“It’s hard to say you ever feel a week like this coming,” said Jones, who had just one top-10 finish in his last 11 starts entering this week. “I’m a streaky player, I know that. But I’m just managing my golf ball better this week than I probably have in previous years on Tour and I’m putting well this week.”
The second round was completed Saturday morning after severe weather blasted Whistling Straits and forced a suspension of play at 7:30 p.m. ET. Play resumed at 8 a.m.
The third round began at 10:15 a.m. ET, shortly after the 36-hole cut was made. Jones and Day were scheduled to tee off at 4:06 p.m.
Day shared the lead when play was called for the day Friday. He birdied the par-5 16th to become the first player to reach double-digits under par, but he dropped a shot on the difficult 18th.
This spot is nothing new to Day; he has been within three shots of the lead following eight of his last nine major rounds.
“I’ve put myself in the position,” he said, “so the only thing I have to change is the end result. That has to wait until Round 4, late in Round 4.”
Jones, who finished his second round on the front nine, birdied the sixth hole and then dropped a 50-foot bomb on the eighth to take the two-shot lead.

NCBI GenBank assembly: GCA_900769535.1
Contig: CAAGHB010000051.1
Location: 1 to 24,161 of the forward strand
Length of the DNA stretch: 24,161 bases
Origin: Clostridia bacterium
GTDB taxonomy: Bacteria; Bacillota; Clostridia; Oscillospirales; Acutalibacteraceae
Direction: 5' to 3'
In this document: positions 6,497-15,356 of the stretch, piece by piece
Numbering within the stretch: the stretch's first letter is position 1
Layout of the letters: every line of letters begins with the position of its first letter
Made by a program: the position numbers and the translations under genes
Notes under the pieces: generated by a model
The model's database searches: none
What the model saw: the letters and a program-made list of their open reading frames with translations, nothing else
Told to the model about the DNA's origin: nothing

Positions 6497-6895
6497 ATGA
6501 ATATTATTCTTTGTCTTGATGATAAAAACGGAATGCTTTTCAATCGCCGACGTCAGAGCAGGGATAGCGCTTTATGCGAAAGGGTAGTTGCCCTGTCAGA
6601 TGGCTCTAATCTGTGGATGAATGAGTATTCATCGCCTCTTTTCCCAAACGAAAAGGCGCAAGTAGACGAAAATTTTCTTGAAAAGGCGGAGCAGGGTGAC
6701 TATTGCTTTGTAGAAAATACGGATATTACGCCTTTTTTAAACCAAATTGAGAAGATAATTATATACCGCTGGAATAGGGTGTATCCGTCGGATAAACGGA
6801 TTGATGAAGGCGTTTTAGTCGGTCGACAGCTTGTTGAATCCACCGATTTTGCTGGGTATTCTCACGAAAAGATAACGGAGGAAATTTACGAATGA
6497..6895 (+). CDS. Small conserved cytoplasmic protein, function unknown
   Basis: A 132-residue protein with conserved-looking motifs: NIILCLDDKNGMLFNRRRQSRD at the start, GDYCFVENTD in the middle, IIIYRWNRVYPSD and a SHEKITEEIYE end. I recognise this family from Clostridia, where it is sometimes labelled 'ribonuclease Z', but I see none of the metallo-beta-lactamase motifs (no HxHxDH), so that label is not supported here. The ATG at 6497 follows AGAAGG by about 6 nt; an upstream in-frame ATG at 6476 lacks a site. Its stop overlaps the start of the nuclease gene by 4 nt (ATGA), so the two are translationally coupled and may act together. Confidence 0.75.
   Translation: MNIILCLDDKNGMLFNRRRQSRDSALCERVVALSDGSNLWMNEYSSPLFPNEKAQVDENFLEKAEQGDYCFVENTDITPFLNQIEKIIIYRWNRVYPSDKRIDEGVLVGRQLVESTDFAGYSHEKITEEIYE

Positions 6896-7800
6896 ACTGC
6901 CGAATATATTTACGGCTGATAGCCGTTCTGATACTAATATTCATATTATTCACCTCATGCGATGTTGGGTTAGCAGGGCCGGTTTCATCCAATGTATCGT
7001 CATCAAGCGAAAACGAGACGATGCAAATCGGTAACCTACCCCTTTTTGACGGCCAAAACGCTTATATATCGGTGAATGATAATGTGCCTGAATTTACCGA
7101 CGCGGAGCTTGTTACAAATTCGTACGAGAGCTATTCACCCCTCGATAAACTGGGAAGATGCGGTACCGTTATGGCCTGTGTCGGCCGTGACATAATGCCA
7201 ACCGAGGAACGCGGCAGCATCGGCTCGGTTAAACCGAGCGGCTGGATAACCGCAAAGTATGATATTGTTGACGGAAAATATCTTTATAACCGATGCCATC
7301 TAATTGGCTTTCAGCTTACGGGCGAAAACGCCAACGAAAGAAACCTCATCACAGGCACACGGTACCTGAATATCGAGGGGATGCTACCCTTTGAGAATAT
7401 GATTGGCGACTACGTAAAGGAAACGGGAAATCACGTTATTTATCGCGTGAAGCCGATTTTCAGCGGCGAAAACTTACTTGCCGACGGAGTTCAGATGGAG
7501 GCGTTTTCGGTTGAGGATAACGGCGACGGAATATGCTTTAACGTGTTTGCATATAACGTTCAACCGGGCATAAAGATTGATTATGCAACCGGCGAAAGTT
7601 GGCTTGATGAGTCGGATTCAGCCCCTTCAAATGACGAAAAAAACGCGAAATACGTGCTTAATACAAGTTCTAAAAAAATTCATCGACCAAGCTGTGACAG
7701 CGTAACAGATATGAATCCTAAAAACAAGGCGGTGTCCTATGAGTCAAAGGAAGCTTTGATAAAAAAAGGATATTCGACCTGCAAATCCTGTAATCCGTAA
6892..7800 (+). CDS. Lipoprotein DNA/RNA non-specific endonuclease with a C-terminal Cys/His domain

Before the PGA, he had never been positioned better than T-17 through 36 holes of a major.
“It’s amazing to be in the lead at a major,” he said. “I’ve been in the lead in a Tour event, but a major is a different story.”
Among those lurking a few shots behind is Justin Rose, who made par on the only hole remaining in his second round (No. 18) to sit at 8 under.
Jordan Spieth, trying to join Ben Hogan (1953) and Tiger Woods (2000) as the only players to win three majors in a season, is five shots back after two rounds. World No. 1 Rory McIlroy, in his first start since injuring his left ankle, will begin the third round nine behind.
Just like at St. Andrews, Tiger Woods made it to the weekend at another major, but he didn’t stick around for long. He missed the cut by two at 4-over 148, his third consecutive early exit at a major.